Chandi Jonesí official bio on the University of Houston website can be found at: http://uhcougars.ocsn.com/sports/w-baskbl/mtt/jones_chandi00.html
There is an additional page devoted to Chandi on the Houston website: http://uhcougars.ocsn.com/sports/w-baskbl/spec-rel/hou-chandijones.html
The University of Houston is a team that is full of contradictions, a team that operates with a lot of smoke-and-mirrors to pose as a solid collegiate team. Unfortunately for the Cougars, they arenít just yet. The illusions: its 5-1 record despite having lost to its only ranked opponent, its dominating size in the frontcourt not translating into solid points or rebounds per game, and its starters being forced to shoulder most of the minutes and scoring despite all but a couple of players playing in each game.
There are some solid-as-concrete strengthís in Houstonís game, however: they force turnovers, and make their opponents miss their shots at an abysmal rate. The only problems in Houston facing Purdue, then, lies in the fact that the Boilermakers shoot the basketball extremely well and the experienced backcourt of Valek and Jones shouldnít be as easy to intimidate into making turnovers as other backcourts the Cougars have faced this year. The Cougars are abysmal shooters themselves, so there is a good possibility that there will be plenty of rebounds available for players to grab.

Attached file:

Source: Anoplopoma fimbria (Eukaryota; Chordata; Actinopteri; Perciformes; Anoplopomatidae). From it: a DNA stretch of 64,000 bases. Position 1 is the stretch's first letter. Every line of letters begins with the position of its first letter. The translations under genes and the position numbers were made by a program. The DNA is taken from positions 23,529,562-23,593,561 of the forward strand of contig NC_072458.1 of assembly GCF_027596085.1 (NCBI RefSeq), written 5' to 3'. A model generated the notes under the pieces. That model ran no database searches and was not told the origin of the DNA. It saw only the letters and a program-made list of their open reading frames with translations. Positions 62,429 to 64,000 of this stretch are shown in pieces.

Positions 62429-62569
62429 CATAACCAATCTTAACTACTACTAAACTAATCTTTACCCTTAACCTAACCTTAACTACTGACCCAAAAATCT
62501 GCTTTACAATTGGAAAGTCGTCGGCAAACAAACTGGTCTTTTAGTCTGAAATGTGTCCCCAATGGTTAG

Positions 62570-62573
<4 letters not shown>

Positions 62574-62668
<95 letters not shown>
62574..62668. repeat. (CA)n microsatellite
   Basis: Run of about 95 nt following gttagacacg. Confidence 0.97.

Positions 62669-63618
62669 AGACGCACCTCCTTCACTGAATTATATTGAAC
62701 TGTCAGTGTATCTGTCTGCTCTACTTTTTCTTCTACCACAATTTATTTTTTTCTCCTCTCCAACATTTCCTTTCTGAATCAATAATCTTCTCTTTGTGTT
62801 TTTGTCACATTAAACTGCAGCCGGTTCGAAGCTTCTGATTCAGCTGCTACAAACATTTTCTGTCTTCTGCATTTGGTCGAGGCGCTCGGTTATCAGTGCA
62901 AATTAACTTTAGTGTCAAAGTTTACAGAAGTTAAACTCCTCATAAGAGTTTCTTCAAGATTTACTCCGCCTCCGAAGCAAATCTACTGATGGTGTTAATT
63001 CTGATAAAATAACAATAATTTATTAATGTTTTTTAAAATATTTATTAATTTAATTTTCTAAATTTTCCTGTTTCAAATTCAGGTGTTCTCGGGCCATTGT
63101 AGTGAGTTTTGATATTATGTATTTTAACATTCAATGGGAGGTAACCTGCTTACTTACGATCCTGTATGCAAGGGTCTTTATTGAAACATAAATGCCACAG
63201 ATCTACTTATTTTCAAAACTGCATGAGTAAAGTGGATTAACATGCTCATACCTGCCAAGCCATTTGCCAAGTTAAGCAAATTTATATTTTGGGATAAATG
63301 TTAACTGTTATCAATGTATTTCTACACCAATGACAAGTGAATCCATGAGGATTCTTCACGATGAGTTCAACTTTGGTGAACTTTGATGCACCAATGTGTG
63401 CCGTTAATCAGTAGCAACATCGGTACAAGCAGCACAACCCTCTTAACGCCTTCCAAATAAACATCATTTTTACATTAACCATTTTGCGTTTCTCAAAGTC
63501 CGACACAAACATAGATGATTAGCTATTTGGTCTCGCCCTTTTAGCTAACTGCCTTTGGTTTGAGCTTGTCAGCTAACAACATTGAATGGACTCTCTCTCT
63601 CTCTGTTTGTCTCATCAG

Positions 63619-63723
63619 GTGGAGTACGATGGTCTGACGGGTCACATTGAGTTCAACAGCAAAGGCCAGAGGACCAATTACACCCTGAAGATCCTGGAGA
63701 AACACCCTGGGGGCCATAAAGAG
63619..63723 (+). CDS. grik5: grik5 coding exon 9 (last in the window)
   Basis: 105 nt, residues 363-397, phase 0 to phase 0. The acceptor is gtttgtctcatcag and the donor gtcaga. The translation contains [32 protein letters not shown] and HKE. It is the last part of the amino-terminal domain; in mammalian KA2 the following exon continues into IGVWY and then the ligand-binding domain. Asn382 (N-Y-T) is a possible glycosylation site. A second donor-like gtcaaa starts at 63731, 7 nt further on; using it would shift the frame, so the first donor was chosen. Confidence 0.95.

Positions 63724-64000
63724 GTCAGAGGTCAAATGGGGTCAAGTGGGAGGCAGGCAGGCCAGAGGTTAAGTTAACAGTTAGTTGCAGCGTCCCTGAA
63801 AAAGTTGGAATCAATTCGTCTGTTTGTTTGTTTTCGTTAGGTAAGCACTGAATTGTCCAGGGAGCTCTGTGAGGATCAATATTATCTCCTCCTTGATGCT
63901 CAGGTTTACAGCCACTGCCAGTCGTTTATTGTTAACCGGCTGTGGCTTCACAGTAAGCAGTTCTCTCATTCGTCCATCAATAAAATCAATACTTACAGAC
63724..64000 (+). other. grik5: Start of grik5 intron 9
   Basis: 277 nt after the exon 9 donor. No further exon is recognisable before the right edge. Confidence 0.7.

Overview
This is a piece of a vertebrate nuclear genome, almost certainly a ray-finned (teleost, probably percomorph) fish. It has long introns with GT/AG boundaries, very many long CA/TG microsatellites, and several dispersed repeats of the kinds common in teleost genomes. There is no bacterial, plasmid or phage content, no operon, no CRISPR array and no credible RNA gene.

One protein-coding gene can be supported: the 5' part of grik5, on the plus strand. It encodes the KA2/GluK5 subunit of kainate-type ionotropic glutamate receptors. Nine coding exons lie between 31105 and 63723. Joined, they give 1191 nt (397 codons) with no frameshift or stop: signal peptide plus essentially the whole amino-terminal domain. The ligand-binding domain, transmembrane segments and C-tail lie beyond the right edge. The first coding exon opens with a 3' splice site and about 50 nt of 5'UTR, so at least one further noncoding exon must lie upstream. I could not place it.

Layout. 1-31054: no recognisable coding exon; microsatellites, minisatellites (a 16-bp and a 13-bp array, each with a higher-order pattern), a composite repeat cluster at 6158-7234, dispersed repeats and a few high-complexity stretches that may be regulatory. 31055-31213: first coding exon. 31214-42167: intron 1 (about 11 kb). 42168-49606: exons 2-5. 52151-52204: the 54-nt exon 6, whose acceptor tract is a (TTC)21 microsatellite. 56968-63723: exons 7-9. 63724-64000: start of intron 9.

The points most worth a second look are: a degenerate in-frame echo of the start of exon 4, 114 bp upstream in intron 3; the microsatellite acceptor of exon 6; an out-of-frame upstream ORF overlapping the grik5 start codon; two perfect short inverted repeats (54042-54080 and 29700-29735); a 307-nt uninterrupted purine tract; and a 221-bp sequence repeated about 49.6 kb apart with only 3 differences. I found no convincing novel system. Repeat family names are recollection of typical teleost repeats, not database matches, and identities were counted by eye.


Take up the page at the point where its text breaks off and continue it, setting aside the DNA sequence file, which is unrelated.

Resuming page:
The Purdue-Houston game will be an odd one, as Shereka will probably be on the short end of the stick if she faces Chandi Jones all night long. Not only will Jonesí scoring ability, including popping 3-pointers, wear out Shereka, but Jones also has the skills to shut down Shereka a little bit on offense. The other Boilermakers, therefore, canít expect Shereka to bail them out if the shot clock winds down: Erika, Beth, Lindsey, and Emily have to be aggressive on offense and take the open shots when theyíre available.
The biggest advantage that Purdue may have over the Cougars is bench play, as Katie and Erinís scoring punch should overwhelm tiring Cougar players. Sharika, Ashley, Carol, Indi, and Sabrina should be able to jump into the fray and offer the starters enough rest to regain their shooting legs.
If Purdue can keep its turnovers to a minimum and take some of the scoring pressure off of Shereka from the get-go, the Boilermakers should win in Houston. However, Chandi Jones may be woman enough to give the Boilermakers a run for their money all by herself. In the end, Purdue prevails, 73-62. However, there is a caveat: if Chandi goes off on the Boilermakers for 40 points or more, Houston will win.